Published January 9, 2017

This week on With Good Reason we’re taking a close look at how Jefferson’s vision for a secular society stood up to the test of time.

Perhaps nowhere did Jefferson make his vision for society more clear than at the University of Virginia. Designed as a scholarly utopia where students and professors mingled, his “Academical Village” was anchored by an enormous library modeled on the ancient Pantheon in Rome.

Left: Jefferson’s Rotunda; Right: Pantheon in Rome. Nailed it.

Some might raise an eyebrow at the choice to center the world’s first secular university on an imitation pagan temple, and indeed, some – many – did. For much of its history, the Rotunda was simultaneously admired and reviled for its intricate symbolism and secular ambitions. But there was one group of people who rarely disparaged Jefferson’s work — architects.

Jefferson designed his village as an “architectural pop-up book,” according to Kate Atkeson, a university guide at the Rotunda. And it shows. From the steps of the Rotunda, looking south across the long, green lawn, the Academical Village looks, at a glance, remarkably uniform. But on closer study, every choice of detail reveals something about the intended use of each building, or pavilion.

Ignore the Annex — Jefferson never intended the factory-like block attached to the rear side of his spherically perfect Rotunda.

Pavilions were originally meant to function as part-classroom, part-professors residence. The upper floors, connected to each other by elevated walkways, allowed Jefferson’s imported European professors to socialize with each other without bothering with the student rabble.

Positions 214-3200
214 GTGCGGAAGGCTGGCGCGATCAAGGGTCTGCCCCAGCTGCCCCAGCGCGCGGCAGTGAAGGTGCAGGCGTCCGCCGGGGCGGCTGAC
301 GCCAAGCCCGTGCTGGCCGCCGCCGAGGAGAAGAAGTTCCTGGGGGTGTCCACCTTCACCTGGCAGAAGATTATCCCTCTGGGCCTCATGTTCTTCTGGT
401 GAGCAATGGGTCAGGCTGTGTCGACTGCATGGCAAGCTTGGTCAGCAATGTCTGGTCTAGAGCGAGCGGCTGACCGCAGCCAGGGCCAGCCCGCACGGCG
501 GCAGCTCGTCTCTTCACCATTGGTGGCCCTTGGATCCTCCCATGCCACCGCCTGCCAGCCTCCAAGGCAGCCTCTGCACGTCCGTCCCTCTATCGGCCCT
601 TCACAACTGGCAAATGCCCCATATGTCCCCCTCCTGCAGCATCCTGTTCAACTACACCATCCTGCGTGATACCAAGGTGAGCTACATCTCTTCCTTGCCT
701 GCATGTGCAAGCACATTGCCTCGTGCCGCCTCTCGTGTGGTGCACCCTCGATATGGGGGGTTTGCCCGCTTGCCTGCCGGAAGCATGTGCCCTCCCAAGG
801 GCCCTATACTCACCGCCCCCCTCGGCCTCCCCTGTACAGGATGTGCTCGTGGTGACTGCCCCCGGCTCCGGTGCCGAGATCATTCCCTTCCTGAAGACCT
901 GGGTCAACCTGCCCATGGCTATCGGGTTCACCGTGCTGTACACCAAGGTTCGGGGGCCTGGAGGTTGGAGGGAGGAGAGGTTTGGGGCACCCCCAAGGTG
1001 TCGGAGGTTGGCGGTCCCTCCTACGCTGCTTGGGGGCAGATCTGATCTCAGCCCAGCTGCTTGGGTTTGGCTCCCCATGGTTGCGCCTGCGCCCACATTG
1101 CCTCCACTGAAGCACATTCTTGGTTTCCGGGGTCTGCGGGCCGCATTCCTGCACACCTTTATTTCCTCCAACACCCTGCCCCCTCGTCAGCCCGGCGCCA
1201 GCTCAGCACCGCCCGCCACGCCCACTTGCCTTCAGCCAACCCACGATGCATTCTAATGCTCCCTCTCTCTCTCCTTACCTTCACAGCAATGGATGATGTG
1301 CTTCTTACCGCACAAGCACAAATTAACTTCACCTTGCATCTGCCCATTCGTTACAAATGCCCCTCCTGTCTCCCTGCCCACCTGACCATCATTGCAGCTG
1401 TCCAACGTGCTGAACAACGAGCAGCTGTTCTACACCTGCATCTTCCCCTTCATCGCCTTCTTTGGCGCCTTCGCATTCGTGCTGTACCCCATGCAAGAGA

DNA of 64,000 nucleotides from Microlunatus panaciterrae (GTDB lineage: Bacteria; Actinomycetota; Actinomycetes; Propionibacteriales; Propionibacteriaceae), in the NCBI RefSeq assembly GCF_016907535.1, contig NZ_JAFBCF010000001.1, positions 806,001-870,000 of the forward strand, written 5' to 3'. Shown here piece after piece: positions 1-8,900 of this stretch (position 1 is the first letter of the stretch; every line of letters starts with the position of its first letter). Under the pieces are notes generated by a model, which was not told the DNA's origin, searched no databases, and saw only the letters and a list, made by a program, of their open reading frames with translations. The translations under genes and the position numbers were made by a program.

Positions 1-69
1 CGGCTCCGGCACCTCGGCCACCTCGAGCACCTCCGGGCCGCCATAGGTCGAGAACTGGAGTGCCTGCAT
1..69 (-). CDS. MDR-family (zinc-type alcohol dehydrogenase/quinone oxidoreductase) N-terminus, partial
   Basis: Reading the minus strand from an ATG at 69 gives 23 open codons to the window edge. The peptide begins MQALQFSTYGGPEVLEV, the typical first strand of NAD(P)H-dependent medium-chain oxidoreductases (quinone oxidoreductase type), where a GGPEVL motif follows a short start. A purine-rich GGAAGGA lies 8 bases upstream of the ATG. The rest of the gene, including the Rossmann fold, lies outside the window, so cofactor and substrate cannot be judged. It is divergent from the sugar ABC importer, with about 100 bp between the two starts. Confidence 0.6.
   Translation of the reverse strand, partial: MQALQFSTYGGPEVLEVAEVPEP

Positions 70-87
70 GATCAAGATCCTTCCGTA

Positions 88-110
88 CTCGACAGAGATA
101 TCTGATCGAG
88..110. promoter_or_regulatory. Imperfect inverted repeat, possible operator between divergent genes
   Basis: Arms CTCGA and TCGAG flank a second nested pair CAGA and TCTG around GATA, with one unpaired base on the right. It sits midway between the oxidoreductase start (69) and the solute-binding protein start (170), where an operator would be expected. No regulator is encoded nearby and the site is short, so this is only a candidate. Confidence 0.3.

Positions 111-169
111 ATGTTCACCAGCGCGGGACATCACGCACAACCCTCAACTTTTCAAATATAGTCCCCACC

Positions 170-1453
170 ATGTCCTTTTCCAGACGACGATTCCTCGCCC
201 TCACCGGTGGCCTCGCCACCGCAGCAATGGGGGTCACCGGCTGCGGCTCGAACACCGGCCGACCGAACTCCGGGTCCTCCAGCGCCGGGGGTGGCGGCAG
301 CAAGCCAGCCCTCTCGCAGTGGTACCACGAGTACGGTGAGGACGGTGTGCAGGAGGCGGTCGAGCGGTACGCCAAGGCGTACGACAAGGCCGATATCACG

But their classrooms, on the ground floor, were built into the Lawn Rooms, early student residences (preserved, as intended, without bathrooms, to the chagrin of the lucky few who take up residence there today). Good luck skipping class when you live downstairs from your professor.

Left to right, from top: Tuscan, Doric, Ionic, “Modern Ionic”, Corinthian, and Composite columns. Click to enlarge.

Even the columns tell a story. The lowly students’ doors were adorned with the lowest, Tuscan order, but as the professors and disciplines became more august, their columns increased in size and decoration, culminating in the Corinthian columns on the Law Pavilion (Jefferson’s favorite).

And inside his magnificent temple, the Rotunda, the column’s orders ascend until the Dome Room, where the highest, composite order is used – the only place on the University of Virginia campus, to this day, where they can be found.

Indeed, everything at the Village seems to be aimed at creating a sense of unlimited diversity within a strict order — a belief very dear to an early scientist like Jefferson.

If there’s one thing that looks out of place, it’s the ~mysterious~ Pavilion VII. Its cornerstone was laid by the Freemasons, and it was one of the earliest built. But a Masonic conspiracy is not to blame for its eccentricity — just Jefferson’s early experiments with arcades, which he decided let in too little light. That hasn’t stopped UVA’s secretive Seven Society from imbuing it with occult meaning, though…

Pavillion VII. The arcades, on the lower floor, obstruct the flow of light to the aisle around the lawn.

Despite the detail of his vision, Jefferson actually never got to see his dream come to fruition. For reasons we explain in this week’s episode, he likely died thinking his grand vision of a secular university was a failure.

Nowadays, though the University of Virginia has long since outgrown its Academical Village, the Rotunda remains the centerpiece of the university. As one architecture professor put it (with characteristic understatement), “It’s on the letterhead.” And over the past two years, new renovations redesigned it as a place for students to study and connect. Once again, the success or failure of Jefferson’s grand vision is in the hands of students.

We’ll be talking a lot more about Jefferson’s Rotunda and his project for a secular nation in this week’s episode and in the Short Listen. If this tour through his architectural accomplishments has whetted your appetite, check out the show at the top of the page.


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